IODP Expedition 350 drilled at two sites (Tamura et al., In Press). Site U1436 in the fore-arc at 1776 meters below sea level (mbsl), 〜60 km east of the arc-front volcano Aogashima, is a geotechnical hole drilled in preparation for proposed deep drilling at site IBM-4. This was followed by Site U1437 at 2117 mbsl in the rear-arc, the main focus of the expedition, located in a volcano-bounded basin between the Manji and Enpo rear-arc seamount chains, 〜90 km west of the arc-front volcanoes Myojinsho and Myojin Knoll. Hole U1436A reached 150 meters below seafloor (mbsf), recovering 71.6 m of Pleistocene to Pliocene sediments consisting of a single lithostratigraphic unit of tuffaceous mud (〜60%) intercalated with 〜150 volcaniclastic layers. Volcaniclastics range from ash to lapilli-ash size, and record mafic (〜80 layers, 〜60% of the recovered volcaniclastics) to more evolved volcanism. A distinctive glassy mafic ash layer that may record a large-volume eruption was recovered at 〜50 mbsf; in order to recover the layer less disturbed by coring, three additional holes (U1436B, C, and D) were drilled at the site to better constrain its thickness and thus its origin. Drilling at Site U1437 across Holes U1437B, D and E, reached 1806.5 mbsf and recovered 1120.76 m of Pleistocene to Miocene tuffaceous mud and mudstone (〜60%) intercalated with volcaniclastic layers (〜2500 layers) that were divided into seven lithostratigraphic units. The proportion of the volcaniclastics and their dominantly fine grain size (ash/tuff) is surprisingly low for an intra-volcano basin and suggest distal sources. In Units VI and VII, below 1320 mbsf, the volcaniclastics included a greater proportion of coarser material (lapilli-tuff to tuff-breccia) that may originate more proximally. Within Unit I a record of mafic and more evolved volcanism could be identified, but this became more difficult with depth.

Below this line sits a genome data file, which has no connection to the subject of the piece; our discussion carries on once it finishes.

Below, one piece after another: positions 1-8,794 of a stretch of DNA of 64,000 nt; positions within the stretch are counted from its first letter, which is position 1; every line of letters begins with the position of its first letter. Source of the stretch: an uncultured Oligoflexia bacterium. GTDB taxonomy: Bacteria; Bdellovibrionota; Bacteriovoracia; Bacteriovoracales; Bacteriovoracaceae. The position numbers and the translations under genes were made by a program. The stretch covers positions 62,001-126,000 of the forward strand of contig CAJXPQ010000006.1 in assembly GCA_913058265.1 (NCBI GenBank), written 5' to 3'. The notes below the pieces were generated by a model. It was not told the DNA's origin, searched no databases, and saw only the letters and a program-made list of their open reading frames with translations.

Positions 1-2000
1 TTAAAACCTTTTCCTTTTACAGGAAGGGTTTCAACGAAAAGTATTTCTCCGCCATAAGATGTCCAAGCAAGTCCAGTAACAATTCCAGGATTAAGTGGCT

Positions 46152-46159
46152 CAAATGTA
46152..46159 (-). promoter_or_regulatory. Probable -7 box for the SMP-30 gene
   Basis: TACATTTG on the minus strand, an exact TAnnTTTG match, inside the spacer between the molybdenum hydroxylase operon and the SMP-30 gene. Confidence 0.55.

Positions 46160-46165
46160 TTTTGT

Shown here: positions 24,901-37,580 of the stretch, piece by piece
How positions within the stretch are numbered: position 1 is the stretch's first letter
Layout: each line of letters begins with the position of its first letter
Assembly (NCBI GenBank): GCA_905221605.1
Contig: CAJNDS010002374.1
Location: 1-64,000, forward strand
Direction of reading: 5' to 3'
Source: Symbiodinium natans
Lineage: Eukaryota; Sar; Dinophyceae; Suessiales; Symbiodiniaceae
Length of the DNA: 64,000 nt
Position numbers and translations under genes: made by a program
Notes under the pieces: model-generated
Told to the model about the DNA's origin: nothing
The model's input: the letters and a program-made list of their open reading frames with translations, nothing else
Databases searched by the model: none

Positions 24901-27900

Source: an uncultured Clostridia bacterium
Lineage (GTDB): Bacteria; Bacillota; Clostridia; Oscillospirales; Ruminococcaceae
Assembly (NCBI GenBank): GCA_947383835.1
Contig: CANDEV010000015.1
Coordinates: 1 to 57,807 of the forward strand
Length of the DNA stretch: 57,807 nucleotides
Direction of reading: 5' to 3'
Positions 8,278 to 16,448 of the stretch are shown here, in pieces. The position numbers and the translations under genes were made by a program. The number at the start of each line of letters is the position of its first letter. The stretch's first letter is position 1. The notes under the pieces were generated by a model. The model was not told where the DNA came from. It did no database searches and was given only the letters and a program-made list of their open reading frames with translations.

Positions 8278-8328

Water is being measured in glassy material from the volcaniclastic layers. As water solubility increases with increasing pressure, if water is saturated in the melt on eruption, the water left in the glass provides a means to estimate the pressure at the time of quenching. This can then be used to infer whether or not the eruption that generated the volcaniclastics was submarine, and if so at what water depth it occurred. We will examine whether water can be used to constrain eruption depths and help to locate possible sources of the volcaniclastics recovered in IODP Expedition 350. One possible issue that may overprint the water signal even in fresh-looking glass is post-eruption hydration of the glass by seawater at ambient temperature at their site of deposition. Water added in this way enters the glass as molecular water because at sub-magmatic temperatures the species interconversion reaction between molecular water and hydroxyl species is negligible. This results in anomalously high concentrations of molecular water compared to the speciation expected at eruption temperature. If this is recognized in the glassy volcaniclastics from IODP Expedition 350, we will examine whether it is possible to restore eruption water contents using their measured hydroxyl content and water speciation models. If successful, we will then infer from the restored water contents whether the eruptions that generated the glasses were submarine, and if so the depth of eruption required for the melts to be saturated at the time of quenching.

Tamura, Y. et al., In Press. Proceedings of the International Ocean Discovery Program, Expedition 350. doi:10.14379/iodp.proc.350.2015